So… If an overwhelming majority of the engineers actually signed cards, wouldn’t they be unionized? Seems like maybe that guy’s description of events might not be accurate. Sounds like a majority of engineers did not in fact want to unionize.
But you’ll be judged on that too - especially if the colleague is a contractor/MSP. Because you should be training them, so they can then rank you at a ‘2’ and send you on your way.
They aren’t worried about replacing you. Your replacement is already there, and you trained them.
The stack ranking system is designed to be gamed. It’s far more useful for you to seem helpful than to actually be helpful, because you don’t want your peers to stand higher in your superiors’ eyes, but you also don’t want to be perceived as not being a team player. Plus, when it’s time to set your goals for the next year, make sure they’re easily reachable or, even better, something you’ve already achieved. It’s more like playing Survivor than having an actual job, and it’s fucking exhausting. Probably the main reason I left MS (though they apparently don’t use stack ranking anymore).
It’s the whole studio, not just the engineers, but yes I think the gist is that when they announced the union vote they had a supermajority of members signing cards, but now they don’t think they have enough to win the vote. That’s after the boss held meetings characterizing the attempt to form a union as a personal betrayal. Apparently the poor CEO-turned-VP-of-Activision was hurt by his workers’ attempts to improve their own and each others’ working conditions! And apparently by applying a little guilt he was able to escape having to negotiate with his workers collectively over the terms of their employment.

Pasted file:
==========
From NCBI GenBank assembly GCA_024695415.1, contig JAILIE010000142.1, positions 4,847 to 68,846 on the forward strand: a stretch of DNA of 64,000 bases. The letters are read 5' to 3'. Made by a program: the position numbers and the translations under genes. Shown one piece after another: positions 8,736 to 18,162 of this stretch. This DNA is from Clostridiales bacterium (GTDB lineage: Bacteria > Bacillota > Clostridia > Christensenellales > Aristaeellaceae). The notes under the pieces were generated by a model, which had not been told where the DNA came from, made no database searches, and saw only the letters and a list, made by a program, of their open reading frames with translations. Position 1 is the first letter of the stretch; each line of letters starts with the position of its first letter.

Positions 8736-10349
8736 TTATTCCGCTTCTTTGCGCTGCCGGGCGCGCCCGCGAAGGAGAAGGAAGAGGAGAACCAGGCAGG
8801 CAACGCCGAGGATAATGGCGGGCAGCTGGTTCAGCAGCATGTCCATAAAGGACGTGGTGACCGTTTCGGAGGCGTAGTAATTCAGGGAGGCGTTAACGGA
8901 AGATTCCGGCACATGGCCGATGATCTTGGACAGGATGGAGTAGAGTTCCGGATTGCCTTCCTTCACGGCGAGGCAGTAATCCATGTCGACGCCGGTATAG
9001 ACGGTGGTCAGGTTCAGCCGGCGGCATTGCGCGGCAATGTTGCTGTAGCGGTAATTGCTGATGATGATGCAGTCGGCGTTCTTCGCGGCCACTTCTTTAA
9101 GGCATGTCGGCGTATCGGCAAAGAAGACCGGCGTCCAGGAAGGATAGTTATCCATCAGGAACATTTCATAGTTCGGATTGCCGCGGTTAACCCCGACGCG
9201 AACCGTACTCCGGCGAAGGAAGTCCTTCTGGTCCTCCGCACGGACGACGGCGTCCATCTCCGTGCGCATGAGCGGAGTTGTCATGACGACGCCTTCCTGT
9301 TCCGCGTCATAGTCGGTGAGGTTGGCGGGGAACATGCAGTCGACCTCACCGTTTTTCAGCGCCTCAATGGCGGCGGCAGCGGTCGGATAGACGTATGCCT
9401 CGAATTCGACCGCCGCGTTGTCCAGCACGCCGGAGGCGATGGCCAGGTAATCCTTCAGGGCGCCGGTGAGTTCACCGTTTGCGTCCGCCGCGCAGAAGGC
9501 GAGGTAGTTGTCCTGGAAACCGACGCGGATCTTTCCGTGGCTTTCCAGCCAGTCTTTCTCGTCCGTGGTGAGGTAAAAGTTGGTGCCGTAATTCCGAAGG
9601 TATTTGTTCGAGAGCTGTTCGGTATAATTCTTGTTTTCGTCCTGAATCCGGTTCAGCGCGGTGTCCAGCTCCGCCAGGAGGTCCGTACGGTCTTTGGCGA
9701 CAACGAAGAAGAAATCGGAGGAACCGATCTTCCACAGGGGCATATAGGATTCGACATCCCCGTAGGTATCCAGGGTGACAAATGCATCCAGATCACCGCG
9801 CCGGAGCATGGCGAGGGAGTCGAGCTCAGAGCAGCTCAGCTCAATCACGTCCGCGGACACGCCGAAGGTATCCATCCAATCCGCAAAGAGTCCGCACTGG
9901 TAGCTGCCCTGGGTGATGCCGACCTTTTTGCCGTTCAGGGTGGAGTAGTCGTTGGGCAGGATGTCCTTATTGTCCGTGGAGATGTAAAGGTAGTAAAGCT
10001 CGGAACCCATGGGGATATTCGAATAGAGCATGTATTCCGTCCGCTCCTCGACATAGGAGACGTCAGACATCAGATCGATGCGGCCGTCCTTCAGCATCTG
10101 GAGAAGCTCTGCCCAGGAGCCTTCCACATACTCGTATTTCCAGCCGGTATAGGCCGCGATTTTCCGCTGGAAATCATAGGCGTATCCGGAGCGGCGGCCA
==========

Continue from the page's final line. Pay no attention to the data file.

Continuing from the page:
Yes, it’s the workers’ choice, but the boss has the bully pulpit of all-hands meetings, and a lot of sway over everyone’s livelihoods, so appeals like his can be pretty persuasive. Or at least a lot more comfortable than becoming one of the few unionized workforces in the industry.
I mean, sure, that’s what that guy said… But it’s not necessarily actually true.
Exactly, perfect way to put it. Stack ranking system, like any competition, are easily able to be gamed, or swayed by impartial judges.
You might be able to move ahead through hard work, but you can also “campaign” yourself ahead. It turns your performance evaluations into a game you can cheat, or politic your way out of.
On its face, ranking appears meritocratic and fair, but it is a system that depends on a diverse group of managers to implement,and the intent gets lost in the implementation.
Much better to manage by objectives, and hire managers who actually do their job effectively, and have a strong understanding of the performance of their employees.
This is the absolute heart of capitalism.
Which is why CEO’s gobbled that shit up.
Well, they wouldn’t have been set up to have a vote if a supermajority of workers hadn’t signed a union card. So something changed. I don’t see any reason to disbelieve the guy’s description, but there might have been other factors, too.
Also, if the CEO wasn’t trying to actively oppose a union, he could have voluntarily recognized the union so they could organize without the vote.
The fact of the matter is that what the boss did is a common tactic:
Better yet, give them bad advice so they fuck up and reduce their ranking. Arasaka approves!
The folks that changed their mind really should read this about loyalty to companies:
I agree with the premise of that link - feeling loyalty to a company is probably human nature, but it’s completely unnecessary and pointless.